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   2016| April-June  | Volume 26 | Issue 2  
    Online since June 21, 2016

 
 
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ABDOMINAL IMAGING
Intestinal tuberculosis versus crohn's disease: Clinical and radiological recommendations
Raju Sharma, Kumble S Madhusudhan, Vineet Ahuja
April-June 2016, 26(2):161-172
DOI:10.4103/0971-3026.184417  PMID:27413261
Intestinal tuberculosis is a common clinical problem in India. The clinical features of this disease are nonspecific and can be very similar to Crohn's disease. Radiological evaluation of the small bowel has undergone a paradigm shift in the last decade. This long tubular organ that has traditionally been difficult to evaluate can now be well-visualized by some innovative imaging and endoscopic techniques. This article highlights the state-of-the-art evaluation of ulceroconstrictive diseases of the bowel and provides recommendations for the differentiation of intestinal tuberculosis from Crohn's disease.
  29,347 3,950 -
MUSCULOSKELETAL
Imaging features of primary tumors of the spine: A pictorial essay
Sujata Patnaik, Y Jyotsnarani, Shantiveer G Uppin, Rammurti Susarla
April-June 2016, 26(2):279-289
DOI:10.4103/0971-3026.184413  PMID:27413280
Primary tumors of spine are rare accounting for less than 5% of new bone tumors diagnosed every year. These tumors may exhibit characteristic imaging features that can help in early diagnosis and improved prognosis. Plasmacytoma/multiple myeloma and lymphoproliferative tumors are the most common malignant primary spinal tumors. Hemangioma is the most common benign tumor of the spine. Computed tomography is useful to assess tumor matrix and osseous change. Magnetic resonance is useful to study associated soft tissue extension, marrow infiltration, and intraspinal extension. Confusing one tumor with the other based on only imaging findings is not uncommon. However, radiologic manifestations of these tumors need to be correlated with the age, sex, location, and presentation to arrive at a close clinical diagnosis.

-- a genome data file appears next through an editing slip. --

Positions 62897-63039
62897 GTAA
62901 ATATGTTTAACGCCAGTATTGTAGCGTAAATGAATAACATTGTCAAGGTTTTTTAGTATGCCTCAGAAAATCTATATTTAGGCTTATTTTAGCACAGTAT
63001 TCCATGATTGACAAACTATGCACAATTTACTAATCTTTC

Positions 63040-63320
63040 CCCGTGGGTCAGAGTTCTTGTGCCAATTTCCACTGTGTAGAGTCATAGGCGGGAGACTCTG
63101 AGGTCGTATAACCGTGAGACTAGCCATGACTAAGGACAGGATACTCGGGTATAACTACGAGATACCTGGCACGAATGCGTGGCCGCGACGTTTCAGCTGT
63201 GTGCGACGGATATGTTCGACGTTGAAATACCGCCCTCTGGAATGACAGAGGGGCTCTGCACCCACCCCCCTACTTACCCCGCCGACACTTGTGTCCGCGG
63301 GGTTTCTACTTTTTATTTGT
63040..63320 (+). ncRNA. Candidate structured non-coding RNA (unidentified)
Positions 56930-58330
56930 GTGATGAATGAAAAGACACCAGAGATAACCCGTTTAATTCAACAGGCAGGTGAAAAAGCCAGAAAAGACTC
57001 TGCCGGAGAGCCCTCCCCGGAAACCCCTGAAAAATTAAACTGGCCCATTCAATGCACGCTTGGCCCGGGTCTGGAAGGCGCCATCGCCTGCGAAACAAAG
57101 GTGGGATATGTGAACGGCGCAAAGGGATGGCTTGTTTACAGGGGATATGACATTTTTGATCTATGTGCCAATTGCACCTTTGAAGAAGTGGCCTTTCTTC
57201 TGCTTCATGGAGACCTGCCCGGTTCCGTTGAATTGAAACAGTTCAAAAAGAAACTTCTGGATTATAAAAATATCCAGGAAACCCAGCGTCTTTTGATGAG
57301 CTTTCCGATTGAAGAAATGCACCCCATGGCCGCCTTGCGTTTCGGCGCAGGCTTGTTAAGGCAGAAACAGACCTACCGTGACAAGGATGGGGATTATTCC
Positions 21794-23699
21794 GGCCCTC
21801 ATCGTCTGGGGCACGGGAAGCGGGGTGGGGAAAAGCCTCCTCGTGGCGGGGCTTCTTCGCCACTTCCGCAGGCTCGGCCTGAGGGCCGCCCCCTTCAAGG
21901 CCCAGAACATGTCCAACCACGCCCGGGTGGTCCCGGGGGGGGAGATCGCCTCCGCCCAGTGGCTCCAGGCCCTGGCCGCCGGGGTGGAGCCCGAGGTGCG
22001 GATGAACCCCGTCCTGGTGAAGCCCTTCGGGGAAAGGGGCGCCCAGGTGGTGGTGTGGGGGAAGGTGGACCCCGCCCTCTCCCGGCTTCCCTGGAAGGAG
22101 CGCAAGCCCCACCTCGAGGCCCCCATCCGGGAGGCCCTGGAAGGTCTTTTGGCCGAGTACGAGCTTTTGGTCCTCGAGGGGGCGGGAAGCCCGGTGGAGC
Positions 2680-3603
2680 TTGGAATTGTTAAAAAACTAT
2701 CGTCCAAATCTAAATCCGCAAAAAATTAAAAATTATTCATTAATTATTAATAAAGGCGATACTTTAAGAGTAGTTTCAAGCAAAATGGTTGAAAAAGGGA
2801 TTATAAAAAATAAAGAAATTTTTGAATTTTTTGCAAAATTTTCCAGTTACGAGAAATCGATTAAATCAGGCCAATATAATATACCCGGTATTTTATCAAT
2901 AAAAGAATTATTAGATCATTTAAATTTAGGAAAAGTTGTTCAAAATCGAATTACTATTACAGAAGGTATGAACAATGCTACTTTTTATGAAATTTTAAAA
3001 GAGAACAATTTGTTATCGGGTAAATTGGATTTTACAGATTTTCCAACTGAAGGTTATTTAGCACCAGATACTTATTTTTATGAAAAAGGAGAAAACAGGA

14,499 1,591 -
BREAST
Imaging of common breast implants and implant-related complications: A pictorial essay
Amisha T Shah, Bijal B Jankharia
April-June 2016, 26(2):216-225
DOI:10.4103/0971-3026.184409  PMID:27413269
The number of women undergoing breast implant procedures is increasing exponentially. It is, therefore, imperative for a radiologist to be familiar with the normal and abnormal imaging appearances of common breast implants. Diagnostic imaging studies such as mammography, ultrasonography, and magnetic resonance imaging are used to evaluate implant integrity, detect abnormalities of the implant and its surrounding capsule, and detect breast conditions unrelated to implants. Magnetic resonance imaging of silicone breast implants, with its high sensitivity and specificity for detecting implant rupture, is the most reliable modality to asses implant integrity. Whichever imaging modality is used, the overall aim of imaging breast implants is to provide the pertinent information about implant integrity, detect implant failures, and to detect breast conditions unrelated to the implants, such as cancer.
  14,279 842 -
CARDIOTHORACIC IMAGING
MDCT evaluation of sternal variations: Pictorial essay
Chary Duraikannu, Olma V Noronha, Pushparajan Sundarrajan
April-June 2016, 26(2):185-194
DOI:10.4103/0971-3026.184407  PMID:27413263
Sternal variations and anomalies have been identified in the past during autopsy or cadaveric studies. Recently, an increasing number of minor sternal variations have been reported with the advent of multidetector computed tomography (CT). Although there are many sternal variations that occur with varying appearance and prevalence, most of them are not recognized or are underreported during routine imaging of thorax. Identification of sternal variations is important to differentiate from pathological conditions and to prevent fatal complications prior to sternal interventions like marrow aspiration or acupuncture. This article aims to describe the minor and asymptomatic sternal variations by multidetector CT and their clinical significance.
  8,377 548 -
ABDOMINAL IMAGING
Magnetic resonance enterography: A stepwise interpretation approach and role of imaging in management of adult Crohn's disease
Roopa Ram, David Sarver, Tarun Pandey, Carey L Guidry, Kedar R Jambhekar
April-June 2016, 26(2):173-184
DOI:10.4103/0971-3026.184405  PMID:27413262
Crohn's disease (CD) is a chronic inflammatory bowel disease that often requires frequent imaging of patients in order to detect active disease and other complications related to disease activity. While endoscopy is the gold standard for diagnosis, it may be contraindicated in some patients and has a limited role in detecting deep submucosal/mesenteric diseases and intra abdominal complications. In recent years, magnetic resonance enterography (MRE) has evolved as a noninvasive, radiation free imaging modality in the evaluation of patients with CD. This review article will focus on role of MRE in imaging patients with CD with emphasis on technical considerations, systematic image interpretation, differential diagnoses, and the role of imaging in deciding treatment options for patients.
  3,626 416 -
HEAD & NECK
Bilateral nasolabial cysts - case report and review of literature
Aruna R Patil, Abhinav Pratap Singh, Shrivalli Nandikoor, Prabhu Meganathan
April-June 2016, 26(2):241-244
DOI:10.4103/0971-3026.184424  PMID:27413273
Nasolabial cyst is a non-odontogenic, extraosseous, soft tissue cyst, commonly unilateral, located in the nasolabial fold. Bilateral nasolabial cysts are of rare occurrence. This case report describes the multimodality imaging appearance of bilateral nasolabial cysts with a review of literature.